I had to agree.  I've always shunned flour tortillas because they're made with lard or butter and refined flour, whereas corn tortillas are made from whole grains with no fat.  You can get whole-wheat versions now, but they've still got some kind of fat to keep them soft... but classic Tex-Mex fajitas really do require some type of flour tortilla.  I don't know why, but they're my only exception to the corn tortilla rule... but I've never been really okay with that until now.

A few days later we made more hot, fresh chapati tortillas and cooked up some flank steak (no skirt up here), onions, and peppers on the cast iron.  We still need to perfect the cast iron recipe before it goes public, but the tortillas were spot on.

Recipe: Fat-Free Whole-Wheat Tortillas or Chapati Bread

Sunday, February 20, 2011

Healthy Food in 5 minutes?

Last week, a commenter who knew me before I could cook* asked about healthy meals for toddlers... to be consumed within 5 minutes of the parent arriving home from work.  She said he's so hungry when she gets home that she usually just microwaves something quick -- boo her.  Here are my thoughts [I apologize if it's a little disjointed and rambling, but I wanted to respond before the question got too old]:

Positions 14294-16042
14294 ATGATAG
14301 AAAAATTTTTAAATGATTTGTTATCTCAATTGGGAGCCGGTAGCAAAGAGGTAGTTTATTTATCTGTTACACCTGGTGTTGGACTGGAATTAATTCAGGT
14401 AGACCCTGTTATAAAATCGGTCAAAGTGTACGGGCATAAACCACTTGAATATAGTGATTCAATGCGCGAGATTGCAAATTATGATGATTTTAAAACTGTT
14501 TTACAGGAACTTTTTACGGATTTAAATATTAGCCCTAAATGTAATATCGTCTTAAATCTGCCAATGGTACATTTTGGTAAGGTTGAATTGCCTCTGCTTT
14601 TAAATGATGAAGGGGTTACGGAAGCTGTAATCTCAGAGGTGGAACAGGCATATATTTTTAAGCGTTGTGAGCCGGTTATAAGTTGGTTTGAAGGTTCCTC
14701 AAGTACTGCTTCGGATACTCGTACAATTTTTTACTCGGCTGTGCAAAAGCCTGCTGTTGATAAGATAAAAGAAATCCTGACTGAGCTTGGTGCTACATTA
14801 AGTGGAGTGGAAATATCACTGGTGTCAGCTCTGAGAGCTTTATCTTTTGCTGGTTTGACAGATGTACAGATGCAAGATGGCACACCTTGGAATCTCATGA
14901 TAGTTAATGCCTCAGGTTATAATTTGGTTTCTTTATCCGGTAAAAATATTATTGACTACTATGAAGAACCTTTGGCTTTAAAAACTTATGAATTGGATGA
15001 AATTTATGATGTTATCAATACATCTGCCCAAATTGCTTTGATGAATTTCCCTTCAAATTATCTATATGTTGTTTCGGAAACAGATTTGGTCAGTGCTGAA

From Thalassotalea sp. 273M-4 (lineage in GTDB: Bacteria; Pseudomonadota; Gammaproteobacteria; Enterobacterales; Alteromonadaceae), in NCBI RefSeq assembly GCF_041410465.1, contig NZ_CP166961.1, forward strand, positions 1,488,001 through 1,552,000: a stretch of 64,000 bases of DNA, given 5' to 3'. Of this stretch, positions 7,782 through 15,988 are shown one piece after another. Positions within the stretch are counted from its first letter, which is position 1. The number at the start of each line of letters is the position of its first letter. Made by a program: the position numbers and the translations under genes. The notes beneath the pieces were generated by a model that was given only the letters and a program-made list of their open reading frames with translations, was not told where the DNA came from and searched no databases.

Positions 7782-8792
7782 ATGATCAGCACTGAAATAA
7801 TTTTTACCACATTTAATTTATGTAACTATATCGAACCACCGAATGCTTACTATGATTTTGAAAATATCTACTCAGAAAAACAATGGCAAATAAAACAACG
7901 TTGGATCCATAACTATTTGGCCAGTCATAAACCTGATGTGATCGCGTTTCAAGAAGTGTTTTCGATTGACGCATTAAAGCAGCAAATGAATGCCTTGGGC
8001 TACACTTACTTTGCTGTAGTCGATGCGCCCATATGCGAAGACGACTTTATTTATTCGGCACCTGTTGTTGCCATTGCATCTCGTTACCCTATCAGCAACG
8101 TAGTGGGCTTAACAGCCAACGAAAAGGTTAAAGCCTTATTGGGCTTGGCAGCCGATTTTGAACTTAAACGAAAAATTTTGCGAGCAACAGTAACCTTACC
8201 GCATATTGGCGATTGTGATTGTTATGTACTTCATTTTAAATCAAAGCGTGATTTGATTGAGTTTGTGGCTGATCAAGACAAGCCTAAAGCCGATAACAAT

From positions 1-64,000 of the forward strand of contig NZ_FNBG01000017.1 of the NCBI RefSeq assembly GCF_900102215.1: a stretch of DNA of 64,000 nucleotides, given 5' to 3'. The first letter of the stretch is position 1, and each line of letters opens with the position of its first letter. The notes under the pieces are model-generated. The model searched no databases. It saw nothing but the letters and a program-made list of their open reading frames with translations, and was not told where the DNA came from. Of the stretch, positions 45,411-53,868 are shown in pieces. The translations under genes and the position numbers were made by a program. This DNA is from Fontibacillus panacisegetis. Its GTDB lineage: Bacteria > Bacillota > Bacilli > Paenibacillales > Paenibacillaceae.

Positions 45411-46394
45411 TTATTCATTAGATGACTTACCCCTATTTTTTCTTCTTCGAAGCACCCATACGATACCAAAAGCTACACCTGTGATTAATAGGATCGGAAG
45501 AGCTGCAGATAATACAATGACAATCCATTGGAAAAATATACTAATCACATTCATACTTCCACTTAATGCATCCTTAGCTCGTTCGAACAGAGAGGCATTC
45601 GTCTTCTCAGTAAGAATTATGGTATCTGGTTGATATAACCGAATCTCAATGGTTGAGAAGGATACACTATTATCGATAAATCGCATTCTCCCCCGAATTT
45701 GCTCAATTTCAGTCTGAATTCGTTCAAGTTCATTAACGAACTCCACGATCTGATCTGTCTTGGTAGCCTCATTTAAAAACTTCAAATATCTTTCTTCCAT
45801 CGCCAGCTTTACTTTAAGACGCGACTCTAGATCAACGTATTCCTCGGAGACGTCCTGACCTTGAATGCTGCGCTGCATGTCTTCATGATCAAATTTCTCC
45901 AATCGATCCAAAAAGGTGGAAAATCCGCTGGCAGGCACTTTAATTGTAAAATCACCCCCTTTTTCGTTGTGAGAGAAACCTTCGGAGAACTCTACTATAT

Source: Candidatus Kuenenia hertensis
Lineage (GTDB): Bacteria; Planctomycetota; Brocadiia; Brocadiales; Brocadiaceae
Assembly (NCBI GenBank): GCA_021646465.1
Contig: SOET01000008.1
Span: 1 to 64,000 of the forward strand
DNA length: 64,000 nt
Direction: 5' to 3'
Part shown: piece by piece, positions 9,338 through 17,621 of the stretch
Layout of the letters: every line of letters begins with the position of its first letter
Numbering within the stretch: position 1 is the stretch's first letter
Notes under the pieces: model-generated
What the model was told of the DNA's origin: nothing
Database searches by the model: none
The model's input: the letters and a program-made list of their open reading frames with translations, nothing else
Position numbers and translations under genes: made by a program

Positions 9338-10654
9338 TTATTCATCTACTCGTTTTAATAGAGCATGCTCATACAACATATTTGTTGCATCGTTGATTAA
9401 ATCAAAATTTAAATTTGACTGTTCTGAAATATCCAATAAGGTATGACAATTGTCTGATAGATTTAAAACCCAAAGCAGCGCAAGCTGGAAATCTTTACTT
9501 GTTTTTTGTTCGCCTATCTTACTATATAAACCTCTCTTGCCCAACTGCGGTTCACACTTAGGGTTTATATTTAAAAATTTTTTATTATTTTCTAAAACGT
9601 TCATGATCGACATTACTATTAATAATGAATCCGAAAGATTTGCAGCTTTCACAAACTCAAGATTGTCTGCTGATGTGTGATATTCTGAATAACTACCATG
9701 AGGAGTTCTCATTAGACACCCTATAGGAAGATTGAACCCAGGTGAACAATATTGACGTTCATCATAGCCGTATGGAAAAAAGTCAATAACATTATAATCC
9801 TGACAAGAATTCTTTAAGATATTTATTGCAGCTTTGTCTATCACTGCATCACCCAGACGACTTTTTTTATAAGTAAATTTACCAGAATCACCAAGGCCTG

First, I've got nothing against microwaves and reheated dinners... it's just a matter of what you're reheating.  Whole grains win every time for having more vitamins, minerals, and protein than their white/refined counterparts, and if you make them part of your diet, you'll have them around to reheat in a jiffy.  Some of them do take 20-50 minutes to cook, but they can also be made ahead and kept for a week in the fridge or months in the freezer. 
Stewed lentils with Indian spices
My basic wholesome dinner includes:
Whole Grains:** brown rice, polenta, whole-wheat pasta,  and corn tortillas are my go-tos but wheat berries, whole-wheat cous cous, bulgur wheat, and quinoa are good to mix it up
Lean Proteins: BEANS,*^ lentils, chicken, fish, tofu, egg, lean chorizo, plain yogurt
Veggies: canned tomatoes, hearty greens like kale, and frozen green peas, broccoli, and green beans are my winter staples.  Salads are good as long as you don't drown them in dressing.
Optional Toppings: hot sauce/salsa/fresh herbs/cheese/fried egg

[BONUS: Bean and lentils -- which are a subset of the bean family -- count as BOTH lean proteins AND vegetables, but are lacking certain aminos, which is why they require a grain to make a complete meal. Beans & rice is my #1 weekday meal, and with so many varieties of beans and spices available, it never has to be the same meal twice. If you make your own hummus or bean dip (to control the fat content) and serve it with raw veggies and whole-wheat pita, that's a perfect meal, too.]
Microwave Polentta
or Eggs:
As I mentioned in my initial response, eggs are always a solid option.*^* They cook in just a few minutes and can always be topped with a little cheese, if that's a selling point.
Scramble eggs with thawed frozen veggies and serve with whole-grain toast or corn tortillas.
Stir veggies into polenta and top with a poached or fried egg and mild-enough salsa  or serve that egg over beans and corn torillas